Enumeration

Enumeration, in terms of security, is a vulnerability, which enables a potential attacker to guess some hidden system information. There are many types of enumeration threats, but we will discuss only two of them in this topic:

Username enumeration

The username enumeration is an activity in which an attacker tries to retrieve valid usernames from a web application. The web applications are mostly vulnerable to this type of attack on login pages, registration form pages or password reset pages.

If the system is vulnerable to the username enumeration attack, the attacker may be able to obtain a list of existing usernames in the system by submitting input (valid and invalid user names) and analyzing the server response (error messages). The attacker can then run a dictionary attack to further exploit the obtained information.

 

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Real-world example of a username enumeration attack

There was one well-known username enumeration vulnerability related to previous versions of Apache web server. Some distributions contained a misconfiguration, which enabled potential attackers to identify existing usernames.

When an attacker submits an HTTP request for a possible user's home page, http://www.example.com/~<username>, the server responses differently depending on whether the username exists or not:

  • If the username exists and does not have a homepage, the server responses with HTTP result code 403, and the server message "You don't have permission to access /~username on this server."
  • If the username does not exist, the server responses with HTTP result code 404 and the message "The requested URL /~username was not found on this server."

Because the server responses differently in these cases, the potential attacker can test and enumerate existing usernames. The attacker can then exploit this data for further attacks on the server.

Example of a web application username enumeration vulnerability in web application

When you create a web part in your web application, which enables users to log in, do not reveal information about existing usernames:

Wrong

If the submitted username is incorrect:

Entered login does not exist.

If the submitted username exists, but the password is incorrect:

Entered password is incorrect.

This way, the attacker can learn, which usernames exist in the system and which do not.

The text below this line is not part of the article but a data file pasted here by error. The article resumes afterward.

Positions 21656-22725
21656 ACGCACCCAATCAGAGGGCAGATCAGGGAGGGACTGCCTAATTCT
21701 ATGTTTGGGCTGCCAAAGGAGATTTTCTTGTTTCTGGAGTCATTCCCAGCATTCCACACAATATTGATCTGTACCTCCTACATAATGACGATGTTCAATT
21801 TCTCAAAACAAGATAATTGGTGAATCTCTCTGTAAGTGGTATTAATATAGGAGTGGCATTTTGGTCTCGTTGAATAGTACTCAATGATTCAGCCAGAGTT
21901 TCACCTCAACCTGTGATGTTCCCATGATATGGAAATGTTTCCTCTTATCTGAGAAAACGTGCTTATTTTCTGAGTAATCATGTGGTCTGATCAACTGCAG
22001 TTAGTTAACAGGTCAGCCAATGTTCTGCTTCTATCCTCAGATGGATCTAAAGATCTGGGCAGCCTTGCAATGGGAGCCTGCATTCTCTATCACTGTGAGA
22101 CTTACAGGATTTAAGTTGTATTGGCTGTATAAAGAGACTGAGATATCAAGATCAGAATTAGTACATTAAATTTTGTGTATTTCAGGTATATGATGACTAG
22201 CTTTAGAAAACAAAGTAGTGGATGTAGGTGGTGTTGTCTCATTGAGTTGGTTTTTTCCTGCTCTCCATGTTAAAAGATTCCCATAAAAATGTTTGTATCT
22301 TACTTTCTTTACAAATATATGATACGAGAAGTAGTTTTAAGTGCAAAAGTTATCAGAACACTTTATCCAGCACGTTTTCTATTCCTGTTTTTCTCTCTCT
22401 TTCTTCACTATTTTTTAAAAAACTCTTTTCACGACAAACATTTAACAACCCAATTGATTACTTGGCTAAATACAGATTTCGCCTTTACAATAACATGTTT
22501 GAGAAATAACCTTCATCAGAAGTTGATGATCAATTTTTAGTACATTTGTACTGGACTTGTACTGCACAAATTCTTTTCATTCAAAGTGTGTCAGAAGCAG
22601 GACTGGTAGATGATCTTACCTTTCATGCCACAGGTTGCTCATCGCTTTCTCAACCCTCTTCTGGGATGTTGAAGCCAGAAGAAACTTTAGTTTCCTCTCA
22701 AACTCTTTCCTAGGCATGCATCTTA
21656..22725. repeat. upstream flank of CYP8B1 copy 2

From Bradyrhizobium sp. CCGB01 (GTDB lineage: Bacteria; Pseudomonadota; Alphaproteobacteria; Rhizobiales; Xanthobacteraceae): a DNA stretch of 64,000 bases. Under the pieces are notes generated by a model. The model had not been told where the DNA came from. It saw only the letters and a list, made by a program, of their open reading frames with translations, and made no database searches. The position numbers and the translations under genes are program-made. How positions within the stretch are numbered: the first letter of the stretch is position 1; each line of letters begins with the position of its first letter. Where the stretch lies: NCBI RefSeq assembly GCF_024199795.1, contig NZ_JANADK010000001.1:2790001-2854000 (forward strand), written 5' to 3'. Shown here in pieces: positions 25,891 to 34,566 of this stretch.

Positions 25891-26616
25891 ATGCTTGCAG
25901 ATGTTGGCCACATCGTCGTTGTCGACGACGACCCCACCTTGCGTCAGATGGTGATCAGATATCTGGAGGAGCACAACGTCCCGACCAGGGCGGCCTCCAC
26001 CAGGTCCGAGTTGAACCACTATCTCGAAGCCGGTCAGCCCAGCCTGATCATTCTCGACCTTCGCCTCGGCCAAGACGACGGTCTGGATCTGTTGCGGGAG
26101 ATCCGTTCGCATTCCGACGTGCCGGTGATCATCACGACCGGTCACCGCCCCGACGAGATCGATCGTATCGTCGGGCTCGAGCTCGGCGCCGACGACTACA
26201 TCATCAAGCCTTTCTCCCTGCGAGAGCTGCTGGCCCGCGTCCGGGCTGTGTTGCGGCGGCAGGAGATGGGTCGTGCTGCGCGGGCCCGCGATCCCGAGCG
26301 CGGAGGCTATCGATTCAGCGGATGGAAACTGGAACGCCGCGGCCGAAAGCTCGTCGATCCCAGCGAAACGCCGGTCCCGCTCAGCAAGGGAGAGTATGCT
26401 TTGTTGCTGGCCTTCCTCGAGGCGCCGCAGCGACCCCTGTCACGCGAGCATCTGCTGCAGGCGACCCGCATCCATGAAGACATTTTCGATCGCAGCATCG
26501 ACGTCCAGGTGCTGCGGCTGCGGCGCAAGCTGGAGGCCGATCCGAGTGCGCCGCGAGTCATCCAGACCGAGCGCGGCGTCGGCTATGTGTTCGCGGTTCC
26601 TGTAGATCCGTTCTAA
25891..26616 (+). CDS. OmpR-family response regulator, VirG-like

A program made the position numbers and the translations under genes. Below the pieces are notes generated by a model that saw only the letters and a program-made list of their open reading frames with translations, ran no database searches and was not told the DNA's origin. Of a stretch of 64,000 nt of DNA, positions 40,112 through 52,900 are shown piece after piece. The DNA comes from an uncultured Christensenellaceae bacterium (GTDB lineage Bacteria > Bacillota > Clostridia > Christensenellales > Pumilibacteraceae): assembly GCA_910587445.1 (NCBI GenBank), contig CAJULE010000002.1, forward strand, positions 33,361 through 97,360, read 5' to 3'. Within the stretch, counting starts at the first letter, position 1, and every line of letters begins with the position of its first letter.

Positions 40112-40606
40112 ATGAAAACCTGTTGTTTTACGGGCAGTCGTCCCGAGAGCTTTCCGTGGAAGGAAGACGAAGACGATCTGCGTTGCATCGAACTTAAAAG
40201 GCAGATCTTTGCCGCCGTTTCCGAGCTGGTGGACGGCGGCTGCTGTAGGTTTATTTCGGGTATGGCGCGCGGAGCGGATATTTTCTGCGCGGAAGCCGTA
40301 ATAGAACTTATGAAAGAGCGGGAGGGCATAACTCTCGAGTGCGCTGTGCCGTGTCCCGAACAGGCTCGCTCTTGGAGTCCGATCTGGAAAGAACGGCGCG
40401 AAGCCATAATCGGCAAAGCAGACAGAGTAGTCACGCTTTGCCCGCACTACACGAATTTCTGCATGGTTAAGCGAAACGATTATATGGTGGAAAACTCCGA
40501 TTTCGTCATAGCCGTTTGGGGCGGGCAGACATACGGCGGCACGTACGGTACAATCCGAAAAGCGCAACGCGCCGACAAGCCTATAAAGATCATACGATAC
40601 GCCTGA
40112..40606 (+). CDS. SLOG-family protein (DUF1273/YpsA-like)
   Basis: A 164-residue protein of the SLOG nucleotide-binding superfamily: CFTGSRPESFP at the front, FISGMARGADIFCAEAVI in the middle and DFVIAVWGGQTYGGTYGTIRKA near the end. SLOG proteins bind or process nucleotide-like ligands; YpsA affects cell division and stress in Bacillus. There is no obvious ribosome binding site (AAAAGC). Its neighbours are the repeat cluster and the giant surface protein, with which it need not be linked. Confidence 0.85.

How to prevent username enumeration attacks in Kentico

The default configuration of Kentico is protected against this type of attack.

If you plan to create a custom login web part, be sure to show only generic error messages:

Correct

In both situations (username does not exist or the password is incorrect):

Authentication failed. 

This way, the attacker cannot distinguish between valid and invalid usernames.

In registration web parts, you cannot completely eliminate this vulnerability, because you have to check (and tell the user) if the submitted username already exists. Therefore, always include CAPTCHA in these web parts to prevent automatic collecting of the data by scripts.

File enumeration

In this type of enumeration attack, the attacker tries to guess the file names on the server and manage to gain access to them.

In Kentico, the attacker can for example try to guess the name of an export file. The export files are generally located in the <web project>\CMSSiteUtils\Export folder. The attacker can learn the structure of the file name and eventually guess an existing one (for example, by trying out different time stamps).

To protect your servers against this type of attack, forbid access to sensitive directories in the web.config file. See Restricting access to directories.

Summary

  • Do not reveal username and password details on you web pages (how long the username/password should be, which characters it should contain, etc.)
  • Show only generic error messages (Login failed. / The combination of username and password is invalid.) in custom login web parts.
  • Use CAPTCHA in registration forms.
  • Forbid access from the outside to directories, whose names could be guessed by potential attackers.